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    More landlord mandates could be signed by Pritzker

    By By Catrina Petersen | The Center Square,


    (The Center Square) – A lawmaker blaming climate change for the flooding in the state created legislation that will mandate landlords inform prospective tenants if their property is in a high-risk flood zone.

    Senate Bill 2601 is on the governor's desk awaiting further action. State Rep. Abdelnasser Rashid, D-Bridgeview, the bill’s sponsor, said a flood can be financially devastating and that this legislation will protect working families.

    “Illinois will be joining numerous other states and offering this important information and protection for renters,” said Rashid.

    State Rep. Travis Weaver, R-Edwards, said every year legislators pass legislation that regulates small business and landlords thereby increasing housing costs.

    “We all hear from constituents that have increased housing costs. Is this alone going to break the camel’s back? I’m not saying that it is, but at some point we’re going to have death by a thousand paper cuts," said Weaver. "I think we’re already at that point. We have small businesses and citizens leaving the state and this is just one additional regulation to saddle on landlords.”

    In the 2023 U.S. Census report on residential population, Illinois, compared to its neighboring states, was the only one to lose residents from 2022 to 2023.

    Other opponents called the measure a “rules for thee but not for me” law for excluding the Illinois Department of Natural Resources from having to notify tenants with agriculture leases about flooding risks was signed by the governor.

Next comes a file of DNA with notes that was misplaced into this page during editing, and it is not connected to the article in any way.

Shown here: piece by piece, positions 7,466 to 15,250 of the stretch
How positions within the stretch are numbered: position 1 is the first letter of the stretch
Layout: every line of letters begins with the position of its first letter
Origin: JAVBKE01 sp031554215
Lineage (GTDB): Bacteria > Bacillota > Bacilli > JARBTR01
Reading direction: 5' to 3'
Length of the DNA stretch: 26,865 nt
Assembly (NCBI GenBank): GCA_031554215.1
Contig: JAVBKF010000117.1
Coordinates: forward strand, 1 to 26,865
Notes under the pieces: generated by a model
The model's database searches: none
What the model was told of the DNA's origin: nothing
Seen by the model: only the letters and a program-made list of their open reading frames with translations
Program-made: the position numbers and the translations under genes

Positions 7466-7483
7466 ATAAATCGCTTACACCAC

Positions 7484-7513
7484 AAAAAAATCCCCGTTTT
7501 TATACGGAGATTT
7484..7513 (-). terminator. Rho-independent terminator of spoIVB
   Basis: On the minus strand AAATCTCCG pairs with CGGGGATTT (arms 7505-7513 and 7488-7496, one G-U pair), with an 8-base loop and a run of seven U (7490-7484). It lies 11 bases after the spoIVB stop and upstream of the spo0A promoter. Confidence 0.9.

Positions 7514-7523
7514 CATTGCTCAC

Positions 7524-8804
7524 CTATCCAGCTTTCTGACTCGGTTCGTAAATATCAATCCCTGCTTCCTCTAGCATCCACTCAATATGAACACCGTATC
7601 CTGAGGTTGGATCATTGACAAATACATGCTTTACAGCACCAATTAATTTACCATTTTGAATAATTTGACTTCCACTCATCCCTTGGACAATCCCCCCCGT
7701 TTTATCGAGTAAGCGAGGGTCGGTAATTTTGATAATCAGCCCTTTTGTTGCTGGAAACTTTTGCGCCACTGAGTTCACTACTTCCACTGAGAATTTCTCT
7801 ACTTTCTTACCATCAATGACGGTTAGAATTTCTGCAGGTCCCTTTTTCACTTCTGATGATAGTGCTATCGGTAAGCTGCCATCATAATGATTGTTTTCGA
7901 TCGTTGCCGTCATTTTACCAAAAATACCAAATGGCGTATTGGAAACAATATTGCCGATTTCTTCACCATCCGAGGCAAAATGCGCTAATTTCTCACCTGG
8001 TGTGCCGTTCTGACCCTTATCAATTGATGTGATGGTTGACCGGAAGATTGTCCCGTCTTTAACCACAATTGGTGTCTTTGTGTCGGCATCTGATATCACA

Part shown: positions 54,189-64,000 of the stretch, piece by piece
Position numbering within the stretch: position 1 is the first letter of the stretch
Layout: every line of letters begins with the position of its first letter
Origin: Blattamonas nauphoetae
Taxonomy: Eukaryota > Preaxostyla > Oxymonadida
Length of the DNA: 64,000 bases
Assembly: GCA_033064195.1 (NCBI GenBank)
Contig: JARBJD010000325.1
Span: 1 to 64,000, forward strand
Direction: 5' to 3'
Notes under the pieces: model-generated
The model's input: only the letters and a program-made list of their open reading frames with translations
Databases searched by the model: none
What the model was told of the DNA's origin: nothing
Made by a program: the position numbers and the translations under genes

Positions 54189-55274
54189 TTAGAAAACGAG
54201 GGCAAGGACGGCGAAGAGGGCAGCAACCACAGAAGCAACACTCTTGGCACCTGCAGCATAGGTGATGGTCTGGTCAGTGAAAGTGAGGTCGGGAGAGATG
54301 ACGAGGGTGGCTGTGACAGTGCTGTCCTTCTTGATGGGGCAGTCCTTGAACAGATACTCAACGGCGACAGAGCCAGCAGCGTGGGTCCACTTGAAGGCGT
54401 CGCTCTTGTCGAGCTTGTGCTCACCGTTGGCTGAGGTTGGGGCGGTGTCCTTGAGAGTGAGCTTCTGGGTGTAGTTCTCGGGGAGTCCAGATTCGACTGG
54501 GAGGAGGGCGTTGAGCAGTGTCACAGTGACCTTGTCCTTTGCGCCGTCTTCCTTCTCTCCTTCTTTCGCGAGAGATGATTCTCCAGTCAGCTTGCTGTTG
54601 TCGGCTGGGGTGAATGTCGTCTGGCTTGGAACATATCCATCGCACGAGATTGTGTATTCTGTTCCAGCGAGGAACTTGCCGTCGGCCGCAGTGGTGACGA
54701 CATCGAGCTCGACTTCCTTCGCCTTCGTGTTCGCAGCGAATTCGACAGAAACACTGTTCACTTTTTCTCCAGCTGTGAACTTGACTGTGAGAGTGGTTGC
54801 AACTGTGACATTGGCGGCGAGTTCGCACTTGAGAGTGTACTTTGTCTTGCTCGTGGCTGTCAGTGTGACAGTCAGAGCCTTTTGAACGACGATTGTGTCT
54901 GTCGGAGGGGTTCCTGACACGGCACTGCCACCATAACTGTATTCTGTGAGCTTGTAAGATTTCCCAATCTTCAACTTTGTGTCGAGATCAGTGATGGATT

In an exchange on the House floor, state Rep. Patrick Windhorst, R-Metropolis, pressed the bill sponsor about why the state agency was exempt from having to disclose whether or not the property being rented is in a high-risk flood zone.

    “Why were they excluded?” asked Windhorst.

    “This [bill] is for your traditional residential rental market,” said Rashid. “IDNR is the only one [state agency] excluded.”

    “Did IDNR request they be excluded?” asked Windhorst

    “I’m not sure,” said Rashid.

    Rashid said it's important families know if they're in a flood zone.

    “I saw it in my district and it can happen in any part of the state ... 500-year floods are no longer 500-year events, they’re happening more frequently,” said Rashid.

    After flooding impacted Cicero over the summer of 2023, residents called on local elected officials to increase investments to address future flooding. In June of 2021, Bloomington residents did the same and they specifically called for city officials to address the dated, consolidated sewer system.

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